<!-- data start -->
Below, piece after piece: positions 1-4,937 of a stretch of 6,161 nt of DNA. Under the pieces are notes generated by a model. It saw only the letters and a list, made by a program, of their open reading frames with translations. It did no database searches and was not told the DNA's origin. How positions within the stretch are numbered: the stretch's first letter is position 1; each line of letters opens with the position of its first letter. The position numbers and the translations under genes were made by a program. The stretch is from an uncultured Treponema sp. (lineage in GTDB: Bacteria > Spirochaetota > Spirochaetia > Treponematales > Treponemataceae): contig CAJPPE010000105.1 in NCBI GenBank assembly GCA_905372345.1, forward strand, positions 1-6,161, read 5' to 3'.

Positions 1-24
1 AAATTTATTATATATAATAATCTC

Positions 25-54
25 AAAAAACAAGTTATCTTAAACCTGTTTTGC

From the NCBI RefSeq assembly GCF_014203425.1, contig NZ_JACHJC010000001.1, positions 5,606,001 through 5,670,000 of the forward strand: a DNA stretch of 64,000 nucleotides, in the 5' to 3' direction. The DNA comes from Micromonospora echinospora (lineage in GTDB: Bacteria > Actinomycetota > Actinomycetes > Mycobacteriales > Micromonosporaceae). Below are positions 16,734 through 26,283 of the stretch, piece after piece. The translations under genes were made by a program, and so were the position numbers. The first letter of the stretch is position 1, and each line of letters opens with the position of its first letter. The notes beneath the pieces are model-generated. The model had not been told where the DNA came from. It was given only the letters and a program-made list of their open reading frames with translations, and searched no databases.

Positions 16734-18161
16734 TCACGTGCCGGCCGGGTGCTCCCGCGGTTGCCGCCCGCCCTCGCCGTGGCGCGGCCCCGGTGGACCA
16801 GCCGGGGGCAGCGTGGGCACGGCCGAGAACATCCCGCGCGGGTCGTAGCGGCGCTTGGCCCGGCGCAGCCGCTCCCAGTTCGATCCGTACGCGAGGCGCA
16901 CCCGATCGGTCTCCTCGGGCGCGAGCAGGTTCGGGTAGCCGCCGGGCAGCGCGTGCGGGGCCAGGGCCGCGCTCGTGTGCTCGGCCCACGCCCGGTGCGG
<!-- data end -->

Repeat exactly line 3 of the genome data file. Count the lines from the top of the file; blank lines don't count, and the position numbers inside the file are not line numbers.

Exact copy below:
1 AAATTTATTATATATAATAATCTC